Lessons Learned from Hurricane Katrina – Pet Safety

On Thursday, August 21, Danny became the first hurricane of the 2015 Atlantic season. Ten years ago, when Hurricane Katrina hit New Orleans, over 600,000 animals were stranded or killed, in part because rescue workers refused to transport them and, in some cases, forcibly removed them from their owners. In 2006, a federal law called the Pets Evacuation and Transportation Standards (PETS) Act was passed to prevent such tragedies in the future. The PETS Act authorizes FEMA to provide rescue, care, shelter, and essential needs to pets and service animals, as well as their owners, and requires state and local emergency plans to address their needs.

Hurricane Pet Safety

Here are some tips for planning for your pet’s safety during a hurricane:

  • Put together an emergency kit for each pet. It should include three days’ worth of food and water, medications, medical records, pet-safe first aid supplies, food and water dishes, and a blanket or other comfort item, as well as a leash and/or sturdy crate.
  • Know where you will go if you must evacuate. Find out which shelters accept pets and what their requirements are.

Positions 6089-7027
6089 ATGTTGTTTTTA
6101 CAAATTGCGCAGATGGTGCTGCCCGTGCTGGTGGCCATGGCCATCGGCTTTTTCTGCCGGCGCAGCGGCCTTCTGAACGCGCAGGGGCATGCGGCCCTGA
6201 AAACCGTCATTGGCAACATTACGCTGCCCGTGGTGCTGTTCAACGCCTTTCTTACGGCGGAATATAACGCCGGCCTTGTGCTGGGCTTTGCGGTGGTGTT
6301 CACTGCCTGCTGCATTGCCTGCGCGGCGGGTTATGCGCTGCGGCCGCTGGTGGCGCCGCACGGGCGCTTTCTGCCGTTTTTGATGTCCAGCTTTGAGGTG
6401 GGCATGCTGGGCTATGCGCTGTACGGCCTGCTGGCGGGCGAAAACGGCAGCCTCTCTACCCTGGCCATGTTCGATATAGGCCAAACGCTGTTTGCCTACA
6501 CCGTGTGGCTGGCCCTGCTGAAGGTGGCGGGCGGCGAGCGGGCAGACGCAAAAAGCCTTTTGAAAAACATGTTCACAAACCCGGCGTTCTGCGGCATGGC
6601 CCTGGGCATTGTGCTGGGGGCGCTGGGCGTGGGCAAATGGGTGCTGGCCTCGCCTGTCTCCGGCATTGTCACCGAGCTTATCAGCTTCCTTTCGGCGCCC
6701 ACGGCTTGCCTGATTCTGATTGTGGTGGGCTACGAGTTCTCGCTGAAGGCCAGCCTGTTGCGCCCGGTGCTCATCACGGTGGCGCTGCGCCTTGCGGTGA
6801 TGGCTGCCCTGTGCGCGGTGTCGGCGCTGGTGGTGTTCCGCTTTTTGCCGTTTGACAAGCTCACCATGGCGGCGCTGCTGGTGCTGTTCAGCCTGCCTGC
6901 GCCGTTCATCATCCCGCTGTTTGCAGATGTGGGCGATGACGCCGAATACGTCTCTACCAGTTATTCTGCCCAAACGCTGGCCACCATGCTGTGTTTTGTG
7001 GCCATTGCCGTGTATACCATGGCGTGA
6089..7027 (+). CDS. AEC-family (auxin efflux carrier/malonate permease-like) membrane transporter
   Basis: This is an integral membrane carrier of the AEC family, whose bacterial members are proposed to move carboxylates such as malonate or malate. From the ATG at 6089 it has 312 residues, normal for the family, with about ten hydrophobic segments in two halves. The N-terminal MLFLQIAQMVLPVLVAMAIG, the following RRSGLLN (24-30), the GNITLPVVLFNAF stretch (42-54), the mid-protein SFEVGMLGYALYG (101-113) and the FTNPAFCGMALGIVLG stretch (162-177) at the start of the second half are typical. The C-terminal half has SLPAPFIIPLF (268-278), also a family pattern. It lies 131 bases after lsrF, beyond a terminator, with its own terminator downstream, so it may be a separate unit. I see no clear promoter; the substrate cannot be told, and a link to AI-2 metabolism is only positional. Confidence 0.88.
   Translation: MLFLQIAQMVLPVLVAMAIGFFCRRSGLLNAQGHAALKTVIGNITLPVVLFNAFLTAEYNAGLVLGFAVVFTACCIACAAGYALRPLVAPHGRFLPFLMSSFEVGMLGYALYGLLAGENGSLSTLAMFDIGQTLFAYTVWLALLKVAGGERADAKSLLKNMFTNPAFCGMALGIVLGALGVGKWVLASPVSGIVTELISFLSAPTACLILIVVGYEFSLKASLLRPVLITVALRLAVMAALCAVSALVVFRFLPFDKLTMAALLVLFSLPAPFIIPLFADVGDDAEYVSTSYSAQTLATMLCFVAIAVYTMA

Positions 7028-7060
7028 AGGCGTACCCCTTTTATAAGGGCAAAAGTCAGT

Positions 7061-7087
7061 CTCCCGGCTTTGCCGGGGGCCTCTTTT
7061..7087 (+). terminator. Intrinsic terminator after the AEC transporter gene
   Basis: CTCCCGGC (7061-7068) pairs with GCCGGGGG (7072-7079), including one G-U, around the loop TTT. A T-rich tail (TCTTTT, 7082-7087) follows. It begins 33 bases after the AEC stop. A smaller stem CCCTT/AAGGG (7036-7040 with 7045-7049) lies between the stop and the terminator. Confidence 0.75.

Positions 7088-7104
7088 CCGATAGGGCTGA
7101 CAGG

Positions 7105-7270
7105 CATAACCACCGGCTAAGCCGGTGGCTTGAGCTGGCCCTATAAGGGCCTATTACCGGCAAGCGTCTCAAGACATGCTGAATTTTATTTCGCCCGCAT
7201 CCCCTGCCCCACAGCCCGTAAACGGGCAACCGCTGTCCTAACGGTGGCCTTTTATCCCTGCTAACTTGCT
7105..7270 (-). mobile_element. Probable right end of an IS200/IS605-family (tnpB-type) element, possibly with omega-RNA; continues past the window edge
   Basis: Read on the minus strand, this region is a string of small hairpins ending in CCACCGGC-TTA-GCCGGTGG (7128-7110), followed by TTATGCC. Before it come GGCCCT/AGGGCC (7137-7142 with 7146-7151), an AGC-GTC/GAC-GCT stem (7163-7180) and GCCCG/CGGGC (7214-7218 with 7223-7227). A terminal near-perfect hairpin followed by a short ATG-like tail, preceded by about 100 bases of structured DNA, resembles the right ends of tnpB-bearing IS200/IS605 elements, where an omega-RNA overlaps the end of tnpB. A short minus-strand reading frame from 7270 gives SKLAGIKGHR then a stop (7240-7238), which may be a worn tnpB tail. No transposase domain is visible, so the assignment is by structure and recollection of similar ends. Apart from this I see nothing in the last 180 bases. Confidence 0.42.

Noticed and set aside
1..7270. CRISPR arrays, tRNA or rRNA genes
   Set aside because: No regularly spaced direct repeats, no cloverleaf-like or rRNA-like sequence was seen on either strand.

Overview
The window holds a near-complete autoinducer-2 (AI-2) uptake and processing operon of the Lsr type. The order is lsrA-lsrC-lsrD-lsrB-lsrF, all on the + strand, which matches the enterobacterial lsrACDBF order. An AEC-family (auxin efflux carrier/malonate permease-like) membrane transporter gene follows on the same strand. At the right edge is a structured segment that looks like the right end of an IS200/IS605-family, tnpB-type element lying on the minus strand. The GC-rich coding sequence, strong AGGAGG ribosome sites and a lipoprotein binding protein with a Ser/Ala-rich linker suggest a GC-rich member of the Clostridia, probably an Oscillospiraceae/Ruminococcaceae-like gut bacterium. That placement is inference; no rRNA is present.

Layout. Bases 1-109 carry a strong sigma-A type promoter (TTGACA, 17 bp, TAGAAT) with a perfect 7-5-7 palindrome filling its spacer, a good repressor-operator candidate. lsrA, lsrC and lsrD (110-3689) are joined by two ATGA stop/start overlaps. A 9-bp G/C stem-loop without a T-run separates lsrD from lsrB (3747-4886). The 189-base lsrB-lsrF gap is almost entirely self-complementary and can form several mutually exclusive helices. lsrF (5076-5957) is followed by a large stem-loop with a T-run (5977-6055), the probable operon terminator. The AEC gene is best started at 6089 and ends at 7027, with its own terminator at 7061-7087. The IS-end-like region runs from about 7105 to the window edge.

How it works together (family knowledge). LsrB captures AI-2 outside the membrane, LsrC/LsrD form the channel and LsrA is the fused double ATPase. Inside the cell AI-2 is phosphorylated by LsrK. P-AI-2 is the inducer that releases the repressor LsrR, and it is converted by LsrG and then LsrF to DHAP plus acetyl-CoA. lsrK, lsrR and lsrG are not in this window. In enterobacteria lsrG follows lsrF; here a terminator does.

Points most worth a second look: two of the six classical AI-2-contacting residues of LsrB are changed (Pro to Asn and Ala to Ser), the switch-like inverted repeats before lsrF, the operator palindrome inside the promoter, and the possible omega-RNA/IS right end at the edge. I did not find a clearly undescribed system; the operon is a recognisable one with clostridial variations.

• Have your pet vaccinated ahead of time and keep the record in your emergency kit. Shelters and boarding facilities typically require proof of up-to-date vaccinations, especially for rabies.
  • If you cannot keep your pet with you wherever you plan to go, board your pet away from the danger zone.
  • Make sure your pets wear ID tags if possible, even if they are microchipped, so that anyone who sees them knows they have a family and can easily find your contact information without having to take your pet in to get scanned for a chip. For cats, breakaway collars are a must for safety and dogs can lose their collars too, so micro-chipping is the most reliable way to recover pets after a disaster.
  • Place a rescue alert sticker on the outside of your home that lets rescue workers know there are pets inside.
  • Always bring your pets inside well ahead of the storm. Keep them in a crate or on a leash during the storm so you are ready to go without notice if necessary.
  • Do not tranquilize your pets. You never know what will happen in a hurricane. In a worst-case scenario they have to be able to fend for themselves.
  • Try to stay calm and keep your pets calm. Products such as Rescue Remedy can help both of you. Look for the formulations that are marked as being safe for pets.
  • Never leave your pets behind in a hurricane. If you will be unable to care for them yourself, make arrangements with someone who can. If you don’t know anyone who is willing and able, talk to your local rescue organizations ahead of time for advice on what you can do to keep them safe.


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